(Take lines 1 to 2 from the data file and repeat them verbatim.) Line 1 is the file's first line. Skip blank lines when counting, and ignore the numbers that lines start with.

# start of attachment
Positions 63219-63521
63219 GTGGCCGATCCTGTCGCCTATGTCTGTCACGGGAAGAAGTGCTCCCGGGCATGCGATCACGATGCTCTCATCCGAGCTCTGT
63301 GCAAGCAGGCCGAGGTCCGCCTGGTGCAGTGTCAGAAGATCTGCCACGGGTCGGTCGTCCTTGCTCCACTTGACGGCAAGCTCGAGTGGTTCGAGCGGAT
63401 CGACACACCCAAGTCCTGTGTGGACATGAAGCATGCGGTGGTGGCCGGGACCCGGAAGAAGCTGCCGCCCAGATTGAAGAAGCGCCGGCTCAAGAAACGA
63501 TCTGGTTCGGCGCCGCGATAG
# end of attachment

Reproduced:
Positions 63219-63521
63219 GTGGCCGATCCTGTCGCCTATGTCTGTCACGGGAAGAAGTGCTCCCGGGCATGCGATCACGATGCTCTCATCCGAGCTCTGT